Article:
2. ^ Trần Quốc Vượng. "Lời truyền miệng dân gian về Hồ Chí Minh". BBC Vietnamese. Retrieved 10 December 2013.
    3. ^ Vũ Ngự Chiêu (23 October 2011). "Vài vấn nạn lịch sử thế kỷ XX: Hồ Chí Minh—Nhà ngoại giao, 1945–1946". Hợp Lưu Magazine (in Vietnamese). Archived from the original on 11 December 2013. Retrieved 10 December 2013. Note: See the document in French, from Centre des archives d'Outre-mer [CAOM] (Aix)/Gouvernement General de l'Indochine [GGI]/Fonds Residence Superieure d'Annam [RSA]/carton R1, and the note in English at the end of the cited article
    4. ^ Nguyễn Vĩnh Châu. "Phỏng vấn sử gia Vũ Ngự Chiêu về những nghiên cứu lịch sử liên quan đến Hồ Chí Minh". Hợp Lưu Magazine. Archived from the original on 3 December 2013. Retrieved 10 December 2013.
    5. ^ Cite error: The named reference Duiker was invoked but never defined (see the help page).
    6. ^ Duncanson, Dennis J. "Ho Chi Minh in Hong Kong 1931–1932". 57 (Jan–Mar 1957). The China Quarterly: 85. Cite journal requires |journal= (help)
    7. ^ Pike, Douglas (3 August 1976). "Ho Chi Minh: A Post-War Re-evaluation". Mexico City: 30th Annual Congress of Orientalists. Retrieved 21 December 2017. Cite journal requires |journal= (help)


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    20 August 1988 – Iran–Iraq War: A ceasefire is agreed after almost eight years of war.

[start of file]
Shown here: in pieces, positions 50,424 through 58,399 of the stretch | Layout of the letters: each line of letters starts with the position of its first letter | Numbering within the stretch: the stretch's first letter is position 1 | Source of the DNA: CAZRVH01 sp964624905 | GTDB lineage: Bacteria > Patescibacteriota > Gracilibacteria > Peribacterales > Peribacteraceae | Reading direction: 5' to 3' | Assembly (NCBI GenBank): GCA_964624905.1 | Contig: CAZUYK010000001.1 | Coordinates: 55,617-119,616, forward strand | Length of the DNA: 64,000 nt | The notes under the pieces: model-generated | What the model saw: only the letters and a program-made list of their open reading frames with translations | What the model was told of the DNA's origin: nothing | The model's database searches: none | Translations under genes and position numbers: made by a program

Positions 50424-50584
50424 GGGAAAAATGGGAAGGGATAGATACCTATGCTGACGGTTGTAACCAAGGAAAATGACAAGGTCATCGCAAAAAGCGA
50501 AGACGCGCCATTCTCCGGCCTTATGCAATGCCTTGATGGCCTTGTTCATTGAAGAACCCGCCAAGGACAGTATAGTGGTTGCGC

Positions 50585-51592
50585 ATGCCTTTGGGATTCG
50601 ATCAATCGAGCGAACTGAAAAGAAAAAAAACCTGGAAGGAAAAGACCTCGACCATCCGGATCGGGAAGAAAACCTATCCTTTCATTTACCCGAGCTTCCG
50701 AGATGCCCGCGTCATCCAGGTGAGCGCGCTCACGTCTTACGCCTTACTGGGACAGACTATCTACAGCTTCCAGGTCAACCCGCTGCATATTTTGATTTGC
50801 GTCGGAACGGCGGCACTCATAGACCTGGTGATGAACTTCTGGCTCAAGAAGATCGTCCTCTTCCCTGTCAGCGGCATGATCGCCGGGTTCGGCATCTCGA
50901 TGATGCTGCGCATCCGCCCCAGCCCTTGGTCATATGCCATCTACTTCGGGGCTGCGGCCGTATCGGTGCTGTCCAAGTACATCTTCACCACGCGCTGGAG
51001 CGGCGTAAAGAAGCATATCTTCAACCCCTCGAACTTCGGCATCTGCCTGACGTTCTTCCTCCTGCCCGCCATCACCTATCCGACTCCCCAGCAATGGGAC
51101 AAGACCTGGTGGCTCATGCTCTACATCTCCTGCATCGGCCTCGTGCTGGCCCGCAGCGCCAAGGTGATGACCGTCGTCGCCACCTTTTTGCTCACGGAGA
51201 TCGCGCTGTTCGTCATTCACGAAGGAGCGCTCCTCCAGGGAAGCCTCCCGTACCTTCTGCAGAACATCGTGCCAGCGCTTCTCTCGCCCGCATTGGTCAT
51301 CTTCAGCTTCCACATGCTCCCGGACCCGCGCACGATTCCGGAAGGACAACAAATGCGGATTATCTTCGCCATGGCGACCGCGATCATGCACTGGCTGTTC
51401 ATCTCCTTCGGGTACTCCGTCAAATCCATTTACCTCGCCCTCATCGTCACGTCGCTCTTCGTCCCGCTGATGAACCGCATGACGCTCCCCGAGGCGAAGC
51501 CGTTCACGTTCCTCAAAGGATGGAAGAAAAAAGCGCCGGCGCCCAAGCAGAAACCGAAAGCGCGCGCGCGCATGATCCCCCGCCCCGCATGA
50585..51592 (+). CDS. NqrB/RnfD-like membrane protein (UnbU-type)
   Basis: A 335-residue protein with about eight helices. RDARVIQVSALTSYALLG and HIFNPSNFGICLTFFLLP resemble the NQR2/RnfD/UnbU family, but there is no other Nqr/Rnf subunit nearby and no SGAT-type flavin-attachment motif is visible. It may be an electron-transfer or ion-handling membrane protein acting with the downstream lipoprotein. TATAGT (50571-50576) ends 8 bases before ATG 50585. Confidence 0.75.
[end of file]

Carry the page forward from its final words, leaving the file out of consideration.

Iran–Iraq War

    The Iran–Iraq War (Persian: جنگ ایران و عراق‎; Arabic: حرب الخليج الأولى‎; “First Gulf War”)[67] was a protracted armed conflict that began on 22 September 1980 when Iran was invaded by neighbouring Iraq. The war lasted almost eight years, ending in a stalemate on 20 August 1988 when Iran accepted a UN-brokered ceasefire. Iraq's rationale for the invasion was primarily to cripple Iran and prevent Ayatollah Ruhollah Khomeini from exporting the 1979 Iranian Revolution movement to Shia-majority Iraq and threaten the Sunni-dominated Ba'athist leadership. Iraq had also wished to replace Iran as the dominant state in the Persian Gulf, which had not been previously possible due to pre-revolutionary Iran's goliath status in both economic and military terms as well as its close alliances with the United States and Israel. The war followed a long-running history of border disputes, as a result of which Iraq had planned to annex Iran's oil-rich Khuzestan Province and the east bank of the Shatt al-Arab (Arvand Rud).

    Although Iraq hoped to take advantage of Iran's post-revolutionary chaos and expected a decisive victory in the face of a weakened Iran, the Iraqi military only made progress for three months, and by December 1980 the invasion had stalled. As fierce fighting broke out between the two sides, the Iranian military started to gain momentum against the Iraqis and regained virtually all lost territory by June 1982, pushing the Iraqis back to the pre-war border lines. Following this, the next five years saw Iran go on the offensive[68] until Iraq took back the initiative in mid-1988, and whose major offensives led to the final conclusion of the war.[69][62] There were a number of proxy forces operating for both countries—most notably the People's Mujahedin of Iran, which had sided with Iraq and the Iraqi Kurdish militias of the KDP and PUK, which had sided with Iran. The United States, United Kingdom, Soviet Union, France, and most Arab countries provided large-scale political and logistic support for Iraq, while Iran was largely isolated.